Excellent Article from The Guardian on the Great Unseen Films of 2006

This is an excellent summation of the current state of film criticism:
Around this time of year, after every critic on Earth has offered their best film lists, comes the season of awards. We get the Golden Globes, the New York Film Critics Circle, the Producers' Guild, the Baftas. Finally we have the spectacle of the Academy Awards next month.

But are the films that dominate these awards really the best films of the year? Perhaps they are among the best of the mainstream, English-language commercial cinema, but none of them advances the language of film, attempts to challenge accepted aesthetic norms, nor can any of them be considered what used to be called "art cinema". The conquest of the world market requires the lowest common denominator.

I look in vain among the official favourites for the big awards for some of the titles which I consider among the best films of last year: Bruno Dumont's Flanders, Apichatpong Weerasethakul's Syndromes and a Century, Pedro Costa's Colossal Youth, Gyorgy Palfi's Taxidermia, Gustave de Kervern and Benoit Delepine's Avida and Boris Khlebnikov's Free Floating. None of them are even likely to receive a release in this country.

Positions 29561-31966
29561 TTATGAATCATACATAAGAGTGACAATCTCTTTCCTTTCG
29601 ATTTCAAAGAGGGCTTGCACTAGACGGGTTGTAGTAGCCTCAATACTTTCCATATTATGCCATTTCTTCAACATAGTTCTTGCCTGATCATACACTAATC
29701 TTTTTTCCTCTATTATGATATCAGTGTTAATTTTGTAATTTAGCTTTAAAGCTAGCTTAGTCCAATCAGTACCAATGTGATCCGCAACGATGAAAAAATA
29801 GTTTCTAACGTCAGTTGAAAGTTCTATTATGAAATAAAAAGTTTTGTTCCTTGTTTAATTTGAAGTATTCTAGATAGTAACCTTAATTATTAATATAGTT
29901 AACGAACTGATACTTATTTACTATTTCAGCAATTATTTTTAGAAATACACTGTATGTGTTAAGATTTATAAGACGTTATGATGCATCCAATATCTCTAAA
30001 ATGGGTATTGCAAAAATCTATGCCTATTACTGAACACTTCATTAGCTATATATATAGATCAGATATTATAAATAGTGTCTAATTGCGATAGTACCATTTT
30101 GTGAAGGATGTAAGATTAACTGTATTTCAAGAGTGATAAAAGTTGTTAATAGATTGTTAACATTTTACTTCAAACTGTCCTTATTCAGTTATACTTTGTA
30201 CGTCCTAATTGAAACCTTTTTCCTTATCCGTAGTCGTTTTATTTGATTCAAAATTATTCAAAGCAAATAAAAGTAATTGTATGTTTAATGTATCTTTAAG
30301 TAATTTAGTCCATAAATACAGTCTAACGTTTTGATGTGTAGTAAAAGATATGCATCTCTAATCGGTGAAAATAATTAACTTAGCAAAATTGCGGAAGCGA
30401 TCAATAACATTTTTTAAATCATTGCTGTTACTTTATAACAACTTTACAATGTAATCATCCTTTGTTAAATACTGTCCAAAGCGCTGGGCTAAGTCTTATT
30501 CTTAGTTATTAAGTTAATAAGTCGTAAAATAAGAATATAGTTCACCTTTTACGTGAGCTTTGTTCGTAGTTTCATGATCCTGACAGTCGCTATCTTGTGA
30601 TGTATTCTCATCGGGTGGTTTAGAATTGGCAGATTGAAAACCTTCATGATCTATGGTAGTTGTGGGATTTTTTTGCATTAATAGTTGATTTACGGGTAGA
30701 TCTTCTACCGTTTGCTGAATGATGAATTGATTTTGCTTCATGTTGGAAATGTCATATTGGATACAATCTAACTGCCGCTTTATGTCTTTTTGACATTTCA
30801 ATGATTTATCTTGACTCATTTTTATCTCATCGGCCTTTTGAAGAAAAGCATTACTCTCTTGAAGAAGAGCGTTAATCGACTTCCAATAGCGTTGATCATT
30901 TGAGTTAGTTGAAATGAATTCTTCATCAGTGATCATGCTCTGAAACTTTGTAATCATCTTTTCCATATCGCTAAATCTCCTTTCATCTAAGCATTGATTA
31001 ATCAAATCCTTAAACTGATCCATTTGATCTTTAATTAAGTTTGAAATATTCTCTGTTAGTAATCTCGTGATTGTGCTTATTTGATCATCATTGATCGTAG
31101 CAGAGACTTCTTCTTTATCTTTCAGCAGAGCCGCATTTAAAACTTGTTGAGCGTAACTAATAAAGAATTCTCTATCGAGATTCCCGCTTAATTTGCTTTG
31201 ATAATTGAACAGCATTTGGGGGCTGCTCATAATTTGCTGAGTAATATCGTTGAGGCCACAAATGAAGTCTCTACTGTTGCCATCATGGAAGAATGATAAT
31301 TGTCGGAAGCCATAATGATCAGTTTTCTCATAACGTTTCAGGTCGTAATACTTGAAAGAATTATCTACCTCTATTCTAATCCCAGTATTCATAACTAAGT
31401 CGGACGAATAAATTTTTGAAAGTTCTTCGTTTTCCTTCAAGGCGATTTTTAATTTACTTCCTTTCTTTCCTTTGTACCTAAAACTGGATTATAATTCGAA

Obviously, I live on a different planet (not Planet Hollywood) where films are considered an art form equal to the other arts. Because of its populist image, accessibility and commercial exploitation, film is still thought to have no right to the status of "high art".

The problem is that, due to the overweening influence of Hollywood-led mainstream cinema, newspapers and magazines are forced to give it predominance, and film critics have to review every piece of commercial trash that Hollywood, though not exclusively, throws up into their laps every week. Pulp fiction is seldom reviewed on the book pages while pulp pictures dominate the film pages.

Click here to read the full article.


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